Continuing Home

The ongoing saga of a Continuing Anglican church home, as seen by a member of the laity.

Sunday, February 28, 2010

Broken altars

I heard the good news today: the altar will begin its journey to us on Thursday! No wonder the catalogs were all opened to the altar linen pages. But Fr. Davis also told me about the history, with pictures, of the altar and the church from where it will be coming. It is very sad to see the history of that parish (in photos), formed in the late 1800s, with a huge (by St. Bartholomew's standards) church built around 1920 but now apparently without enough parishioners to maintain the building.

So the altar (a side altar, not the main) comes to us as a sort of legacy, which someone (probably me) needs to capture because it will become a part of our history.

But the really sad stories were still to come.

Fr. Davis was talking with someone recently about the altar purchase and this person said "Wait a minute," said his (Seattle-area) church had just been remodeled and the altar had been replaces, and he called somebody on his cellphone. After a couple of minutes he said, "They did WHAT!?!" and Fr. Davis thought it best to move out of earshot. When the conversation ended, Fr. Davis said, "They destroyed it, didn't they?" Yes. It had been put in a machine that just crushed it. Crushed this man too -- a lifelong member of that church, that altar had always been present to him. Destroyed with no opportunity to continue to be used elsewhere.

And he had another story of a remodeled (local?) church where the altar was simply broken up and the pieces piled in a room (for eventual disposal).

Yes, it's "just" furniture and if one is changing the altar setup from ad orientem (sp?) to facing the congregation, the old altar is likely in the way and has to go. And yet there are traditional churches (like St. Bartholomew's) that would love to acquire and use these altars. (Our old altar, the plywood folding-altar from our days of church-in-a-box, is giving out, as noted earlier.)

But as Fr. Davis notes, we will soon have an altar with a history of well over a century of worship before it, and that history will continue here.

Friday, February 26, 2010

Another missed Stations of the Cross

Right now they're conducting the Stations of the Cross at church. Fr. Davis announced this last Sunday, "for those who didn't make it [last] Friday." (Why do I think he was talking about me?) Anyway, I was more or less ready to go... until this morning, when I woke up almost as tired as when I went to bed last night. I thought domestic jet-lag was a thing of the past, it's only a 3 hour shift, not like international travel with 9+ hours, after all. But I had to come straight home from work; I'm not long for the world tonight.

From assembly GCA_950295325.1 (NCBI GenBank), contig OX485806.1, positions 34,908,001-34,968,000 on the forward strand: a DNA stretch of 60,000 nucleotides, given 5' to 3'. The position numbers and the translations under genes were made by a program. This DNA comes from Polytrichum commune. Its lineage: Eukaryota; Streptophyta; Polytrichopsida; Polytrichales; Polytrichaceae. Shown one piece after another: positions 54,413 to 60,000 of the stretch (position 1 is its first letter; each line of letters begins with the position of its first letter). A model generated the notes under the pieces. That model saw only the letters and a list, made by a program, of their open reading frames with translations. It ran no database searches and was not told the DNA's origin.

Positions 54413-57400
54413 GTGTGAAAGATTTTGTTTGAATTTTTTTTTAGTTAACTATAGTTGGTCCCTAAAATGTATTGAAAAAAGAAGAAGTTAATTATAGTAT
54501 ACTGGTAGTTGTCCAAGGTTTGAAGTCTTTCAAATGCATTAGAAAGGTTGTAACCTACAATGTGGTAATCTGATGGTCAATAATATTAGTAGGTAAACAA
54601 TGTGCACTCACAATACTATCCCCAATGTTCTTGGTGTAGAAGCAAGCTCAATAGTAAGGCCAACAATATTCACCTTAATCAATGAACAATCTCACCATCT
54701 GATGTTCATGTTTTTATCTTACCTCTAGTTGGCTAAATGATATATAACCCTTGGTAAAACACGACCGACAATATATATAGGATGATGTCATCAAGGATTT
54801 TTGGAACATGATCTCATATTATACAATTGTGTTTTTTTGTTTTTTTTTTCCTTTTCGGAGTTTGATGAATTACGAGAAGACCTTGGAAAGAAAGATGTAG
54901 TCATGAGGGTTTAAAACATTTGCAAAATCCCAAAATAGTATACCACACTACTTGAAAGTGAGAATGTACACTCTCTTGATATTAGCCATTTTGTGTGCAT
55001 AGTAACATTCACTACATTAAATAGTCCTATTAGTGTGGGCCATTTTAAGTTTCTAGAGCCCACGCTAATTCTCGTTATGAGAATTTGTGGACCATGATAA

Maybe there will another opportunity -- I think he had mentioned such.

Wednesday, February 24, 2010

Wednesday evenings missed

During Lent on Wednesdays we are having Holy Communion at 6PM, followed by a Lenten Supper and the Rector's Forum. During the service Sunday I realized I was going to miss a number of these due to travel. Tonight I'm in Laconia NH, having spoken this afternoon at a conference here and flying home tomorrow (weather permitting). Next week I should be there, but the following week I'll be on my way home from Phoenix and the week after that on my way home from D.C.&Baltimore.

But that's my last planned trip until after Easter.

Just tried to call home, but looked at the time and realized the household is probably at church.

Monday, February 22, 2010

Pray for Linda

Fr. Davis noted yesterday that Linda was in the hospital, and asked our prayers for her. It's not clear to me what exactly the issue is, but like me she had a racking cough that went on for months. I recovered -- but last week Gordon took her to the hospital, where she went straight into intensive care with blood oxygen levels way down. She's off the respirator now but still on oxygen, and tonight I heard the word "pneumonia." (I'm not sure, but family experience says once you've had it you're more susceptible after.)

I ask your prayers tonight for Linda, and Gordon, and their family.

A great layreader

Yesterday was Neal's first time out (here) as Lay Reader, and I have to say it was a delight to listen to him. He has been very well trained. Loud enough to be heard in the back of the Nave (one of my failings), slow and deliberate, and with the sentences pointed to make them much clearer than, say, a simple monotone reading. He had clearly studied this Epistle (2 Cor vi. I.) carefully in preparation. He even prefaced it properly: "The Epistle is written in the 6th chapter of the Second Epistle of Paul the Apostle to the Corinthians [beginning at the first verse]." That's quite a mouthful, and it didn't look like he had it written down!

I'm going to enjoy this -- except that it's going to be a hard act to follow, but follow I will, next Sunday.

Saturday, February 20, 2010

Another take on Lent

It's been a while (years, actually) since I last took a tour around the Anglican blogs, but this evening I am not sorry I checked up on St. Peter's, London Docks -- there is life in Mother Church still. Check it out.


Friday, February 19, 2010

Out of order

For a couple of days I have been prepared to post about Shrove Tuesday and Ash Wednesday, with photos and more, but the computer I usually post from has been dying and long about Wednesday became unusable. So the pictures remain on the camera with nothing posted.